Lattice Embedding(2) Lattice form (n=5) For n=5 30 connections 6 dimensional i connections

Lattice Embedding(3) layer 0 layer 1 layer 2 layer 4 layer 3 Lattice Embedding: Embed the node layer by layer

Lattice Embedding(4) layer k-1 layer k layer k+1 Proof: Number of wavelengths>=dimensional edges passing the inter-layer edges * inner-layer edges: the edges on optical array connecting the nodes embedded within the same layer inter-layer edge W>= dimensional i connections W>=

Lattice Embedding(5) layer k-1 layer k layer k+1 Proof: Number of wavelengths<=dimensional edges passing the inner-layer edges * inner-layer edges: the edges on optical array connecting the nodes embedded within the same layer inner-layer edge W<=

Lattice Embedding(6) Stirling’s formula: = { "@context": "http://schema.org", "@type": "ImageObject", "contentUrl": "http://images.slideplayer.com/14/4179090/slides/slide_15.jpg", "name": "Lattice Embedding(6) Stirling’s formula: =

Lattice Embedding(7) minimum number: layer k-1 layer k layer k+1 inner-layer edge 1 number of nodes between n 0 and n j, whose ith bit is 0:

Lattice Embedding(8) for n is even, each node has n/2 0s on the n/2th row : 2 1 For n is even W Minimum can be achieved when

Lattice Embedding(9) n/2 layer Nodes indices001111000101101010010110 Nodes Indices of array5678910 Example: FFT4  16-node optical array(4 wavelengths) the number of nodes, whose ith bit is 0, between u 0 and u j, is equal to at most n 1 /2+1. …

Lattice Embedding(10) FFT5  32-node linear array(7 wavelengths) (n-1)/2 layer Nodes indices 0001101100100010011011000 Nodes Indices of array 678910 (n-1)/2 layer Nodes indices 0010101010101000100110010 Nodes Indices of array 1112131415 for n is odd, each node has (n+1)/2 0s on the (n-1)/2th row : For n is odd, W Minimum can be achieved when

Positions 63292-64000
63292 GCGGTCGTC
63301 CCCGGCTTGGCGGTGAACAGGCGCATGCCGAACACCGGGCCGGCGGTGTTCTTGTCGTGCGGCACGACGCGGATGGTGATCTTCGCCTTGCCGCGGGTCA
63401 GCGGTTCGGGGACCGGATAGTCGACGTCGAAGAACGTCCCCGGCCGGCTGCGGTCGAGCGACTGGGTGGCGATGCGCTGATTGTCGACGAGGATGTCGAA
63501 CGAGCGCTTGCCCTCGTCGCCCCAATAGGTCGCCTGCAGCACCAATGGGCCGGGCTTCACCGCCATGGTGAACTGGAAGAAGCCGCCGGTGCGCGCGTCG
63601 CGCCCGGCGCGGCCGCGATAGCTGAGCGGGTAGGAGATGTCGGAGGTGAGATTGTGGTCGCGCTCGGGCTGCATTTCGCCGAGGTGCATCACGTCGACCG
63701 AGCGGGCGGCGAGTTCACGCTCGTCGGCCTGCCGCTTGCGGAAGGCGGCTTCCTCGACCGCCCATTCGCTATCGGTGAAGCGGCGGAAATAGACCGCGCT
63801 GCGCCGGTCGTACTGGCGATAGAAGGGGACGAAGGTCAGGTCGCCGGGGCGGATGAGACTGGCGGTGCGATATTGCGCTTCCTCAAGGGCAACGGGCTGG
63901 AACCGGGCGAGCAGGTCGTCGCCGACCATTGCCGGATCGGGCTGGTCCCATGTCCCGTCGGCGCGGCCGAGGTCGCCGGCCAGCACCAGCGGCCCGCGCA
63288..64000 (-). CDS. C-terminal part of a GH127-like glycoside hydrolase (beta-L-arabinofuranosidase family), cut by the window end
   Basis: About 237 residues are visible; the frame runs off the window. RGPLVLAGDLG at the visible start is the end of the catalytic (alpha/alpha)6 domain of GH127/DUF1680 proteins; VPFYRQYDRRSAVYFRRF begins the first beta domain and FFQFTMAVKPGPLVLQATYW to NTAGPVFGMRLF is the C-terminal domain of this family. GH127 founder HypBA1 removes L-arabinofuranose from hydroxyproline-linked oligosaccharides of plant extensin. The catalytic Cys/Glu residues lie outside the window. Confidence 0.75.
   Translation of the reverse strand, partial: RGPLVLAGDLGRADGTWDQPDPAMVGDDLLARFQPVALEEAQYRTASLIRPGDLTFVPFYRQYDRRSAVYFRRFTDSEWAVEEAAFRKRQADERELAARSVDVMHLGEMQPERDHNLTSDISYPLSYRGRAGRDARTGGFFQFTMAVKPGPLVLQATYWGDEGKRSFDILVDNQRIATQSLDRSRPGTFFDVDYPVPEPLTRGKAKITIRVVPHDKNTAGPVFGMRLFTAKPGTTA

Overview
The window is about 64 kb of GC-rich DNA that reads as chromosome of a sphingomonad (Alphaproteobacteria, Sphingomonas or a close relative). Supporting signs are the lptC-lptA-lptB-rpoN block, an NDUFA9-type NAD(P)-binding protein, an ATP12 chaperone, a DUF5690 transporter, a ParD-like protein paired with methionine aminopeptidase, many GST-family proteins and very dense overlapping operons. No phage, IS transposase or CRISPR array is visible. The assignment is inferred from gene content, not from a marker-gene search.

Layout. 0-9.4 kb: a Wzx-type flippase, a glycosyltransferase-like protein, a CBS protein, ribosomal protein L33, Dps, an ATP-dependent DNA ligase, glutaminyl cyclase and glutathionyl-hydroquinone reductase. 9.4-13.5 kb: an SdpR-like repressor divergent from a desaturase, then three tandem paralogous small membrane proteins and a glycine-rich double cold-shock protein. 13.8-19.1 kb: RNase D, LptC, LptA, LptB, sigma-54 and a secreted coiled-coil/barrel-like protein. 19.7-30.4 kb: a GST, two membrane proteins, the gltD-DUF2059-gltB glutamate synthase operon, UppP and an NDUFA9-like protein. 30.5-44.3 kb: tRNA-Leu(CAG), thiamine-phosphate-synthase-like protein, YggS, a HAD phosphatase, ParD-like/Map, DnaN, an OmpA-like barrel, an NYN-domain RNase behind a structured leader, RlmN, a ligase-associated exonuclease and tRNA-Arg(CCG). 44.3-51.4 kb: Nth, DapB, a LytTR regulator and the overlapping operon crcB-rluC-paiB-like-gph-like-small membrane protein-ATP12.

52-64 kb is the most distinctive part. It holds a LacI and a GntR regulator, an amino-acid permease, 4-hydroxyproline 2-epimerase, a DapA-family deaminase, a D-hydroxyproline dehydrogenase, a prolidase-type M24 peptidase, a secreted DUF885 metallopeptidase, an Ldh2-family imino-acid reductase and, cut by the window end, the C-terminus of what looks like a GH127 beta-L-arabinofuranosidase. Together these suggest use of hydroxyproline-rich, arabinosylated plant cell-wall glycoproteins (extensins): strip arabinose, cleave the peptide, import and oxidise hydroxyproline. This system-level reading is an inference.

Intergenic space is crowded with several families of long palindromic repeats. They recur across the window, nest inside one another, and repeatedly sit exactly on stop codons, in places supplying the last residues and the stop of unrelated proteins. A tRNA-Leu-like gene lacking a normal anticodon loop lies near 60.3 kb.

Conclusions We provided a new measure, dimensional congestion, for embedding hypercube on other graphs. This new measure has great significance in practice. Wavelength requirement analysis of parallel FFT communication on optical networks is an interesting example. We have proposed several schemes for embedding parallel FFT on optical networks. The results outperforms the traditional embedding schemes for embedding hypercube on other graphs, such as standard embedding, xor embedding.

Open Problems What is the optimal value of dimensional congestion on array or other topologies? How can we find the embedding schemes which can achieve the theoretical lower bound? One obvious lower bound for dimensional congestion on linear array is dimensional bisection Ω(NloglogN/logN). ("Introduction to parallel algorithms and architectures: array, trees, hypercubes” Problem 3.8 Show that any bisection of an N-node hypercube requires the removal of at least Ω(NloglogN/logN) dimension d edges for some d<=logN.)

Thank you!

Download ppt "Efficient Realization of Hypercube Algorithms on Optical Arrays* Hong Shen Department of Computing & Maths Manchester Metropolitan University, UK ( Joint."

Similar presentations